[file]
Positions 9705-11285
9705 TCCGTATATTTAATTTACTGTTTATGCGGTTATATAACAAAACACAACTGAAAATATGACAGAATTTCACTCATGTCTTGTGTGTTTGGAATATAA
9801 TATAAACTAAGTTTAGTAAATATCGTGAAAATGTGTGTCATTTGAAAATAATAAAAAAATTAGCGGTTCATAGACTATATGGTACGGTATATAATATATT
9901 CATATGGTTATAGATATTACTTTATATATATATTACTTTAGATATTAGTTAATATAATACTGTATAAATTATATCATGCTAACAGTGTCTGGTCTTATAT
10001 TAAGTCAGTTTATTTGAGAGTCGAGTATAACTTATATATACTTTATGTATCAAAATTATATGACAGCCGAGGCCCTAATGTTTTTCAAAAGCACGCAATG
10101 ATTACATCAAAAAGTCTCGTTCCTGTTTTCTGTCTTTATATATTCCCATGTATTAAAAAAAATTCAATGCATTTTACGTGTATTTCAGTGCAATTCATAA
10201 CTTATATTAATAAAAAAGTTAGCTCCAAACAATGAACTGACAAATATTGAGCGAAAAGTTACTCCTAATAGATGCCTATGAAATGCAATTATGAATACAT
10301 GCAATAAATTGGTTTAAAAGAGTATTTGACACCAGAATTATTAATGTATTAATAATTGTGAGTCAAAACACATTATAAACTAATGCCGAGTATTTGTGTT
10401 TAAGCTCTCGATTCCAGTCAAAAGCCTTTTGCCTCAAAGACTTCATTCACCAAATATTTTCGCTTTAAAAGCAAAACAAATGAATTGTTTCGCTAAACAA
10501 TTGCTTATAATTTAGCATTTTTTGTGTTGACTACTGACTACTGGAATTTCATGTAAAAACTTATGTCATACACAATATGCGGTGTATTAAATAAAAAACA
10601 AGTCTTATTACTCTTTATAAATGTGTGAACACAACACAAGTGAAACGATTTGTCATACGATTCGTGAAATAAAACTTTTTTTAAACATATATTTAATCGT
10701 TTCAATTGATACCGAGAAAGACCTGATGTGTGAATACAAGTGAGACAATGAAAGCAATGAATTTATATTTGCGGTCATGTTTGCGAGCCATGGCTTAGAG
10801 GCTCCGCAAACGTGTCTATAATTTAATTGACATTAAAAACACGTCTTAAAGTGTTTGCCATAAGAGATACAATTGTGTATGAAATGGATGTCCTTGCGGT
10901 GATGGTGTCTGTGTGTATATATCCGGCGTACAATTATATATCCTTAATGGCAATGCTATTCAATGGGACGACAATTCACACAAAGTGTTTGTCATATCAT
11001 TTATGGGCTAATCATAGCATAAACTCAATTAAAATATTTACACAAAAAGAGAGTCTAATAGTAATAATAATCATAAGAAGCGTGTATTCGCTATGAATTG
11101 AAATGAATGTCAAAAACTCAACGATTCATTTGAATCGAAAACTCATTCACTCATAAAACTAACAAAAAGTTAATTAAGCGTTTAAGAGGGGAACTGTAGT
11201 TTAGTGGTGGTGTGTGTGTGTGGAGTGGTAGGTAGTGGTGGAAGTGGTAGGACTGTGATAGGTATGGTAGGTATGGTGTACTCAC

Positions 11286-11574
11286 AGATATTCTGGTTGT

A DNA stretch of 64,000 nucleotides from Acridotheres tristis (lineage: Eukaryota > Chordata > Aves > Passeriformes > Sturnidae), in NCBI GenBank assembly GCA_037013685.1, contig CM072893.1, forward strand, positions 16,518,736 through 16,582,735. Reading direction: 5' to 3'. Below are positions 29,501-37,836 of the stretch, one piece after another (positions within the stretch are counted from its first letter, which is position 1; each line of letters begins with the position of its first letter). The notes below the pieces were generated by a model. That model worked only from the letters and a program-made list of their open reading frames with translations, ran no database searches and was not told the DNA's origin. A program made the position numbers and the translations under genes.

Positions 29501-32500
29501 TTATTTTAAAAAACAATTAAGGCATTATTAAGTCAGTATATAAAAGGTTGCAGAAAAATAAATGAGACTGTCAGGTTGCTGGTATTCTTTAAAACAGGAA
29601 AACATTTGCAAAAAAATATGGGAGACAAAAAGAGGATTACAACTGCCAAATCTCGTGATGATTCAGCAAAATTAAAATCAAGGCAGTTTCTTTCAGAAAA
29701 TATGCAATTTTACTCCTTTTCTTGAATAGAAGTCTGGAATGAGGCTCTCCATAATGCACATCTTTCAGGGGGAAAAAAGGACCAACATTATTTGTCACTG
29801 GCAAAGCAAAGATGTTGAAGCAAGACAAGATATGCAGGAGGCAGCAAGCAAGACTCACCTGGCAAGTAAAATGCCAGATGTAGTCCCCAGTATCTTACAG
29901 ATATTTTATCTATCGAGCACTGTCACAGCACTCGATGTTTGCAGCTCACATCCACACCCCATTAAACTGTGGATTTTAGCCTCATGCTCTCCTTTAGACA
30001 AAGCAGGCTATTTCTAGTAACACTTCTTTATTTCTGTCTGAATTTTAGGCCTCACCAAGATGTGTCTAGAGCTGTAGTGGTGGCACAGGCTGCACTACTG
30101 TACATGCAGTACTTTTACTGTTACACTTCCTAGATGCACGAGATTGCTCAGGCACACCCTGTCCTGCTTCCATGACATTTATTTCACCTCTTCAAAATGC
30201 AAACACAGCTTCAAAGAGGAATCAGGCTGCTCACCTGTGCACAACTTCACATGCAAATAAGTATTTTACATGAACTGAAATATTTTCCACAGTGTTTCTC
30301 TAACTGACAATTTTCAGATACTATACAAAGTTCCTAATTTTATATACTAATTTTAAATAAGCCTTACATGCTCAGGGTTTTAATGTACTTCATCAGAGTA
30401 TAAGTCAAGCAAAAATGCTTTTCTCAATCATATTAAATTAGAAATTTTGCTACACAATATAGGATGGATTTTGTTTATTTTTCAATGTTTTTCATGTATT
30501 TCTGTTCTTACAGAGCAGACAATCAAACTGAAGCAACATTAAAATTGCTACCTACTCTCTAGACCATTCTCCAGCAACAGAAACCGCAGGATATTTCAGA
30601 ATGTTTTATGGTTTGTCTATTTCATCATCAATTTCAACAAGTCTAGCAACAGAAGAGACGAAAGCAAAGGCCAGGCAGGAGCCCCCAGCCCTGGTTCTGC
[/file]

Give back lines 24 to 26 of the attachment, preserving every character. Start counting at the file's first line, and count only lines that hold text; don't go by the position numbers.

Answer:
29701 TATGCAATTTTACTCCTTTTCTTGAATAGAAGTCTGGAATGAGGCTCTCCATAATGCACATCTTTCAGGGGGAAAAAAGGACCAACATTATTTGTCACTG
29801 GCAAAGCAAAGATGTTGAAGCAAGACAAGATATGCAGGAGGCAGCAAGCAAGACTCACCTGGCAAGTAAAATGCCAGATGTAGTCCCCAGTATCTTACAG
29901 ATATTTTATCTATCGAGCACTGTCACAGCACTCGATGTTTGCAGCTCACATCCACACCCCATTAAACTGTGGATTTTAGCCTCATGCTCTCCTTTAGACA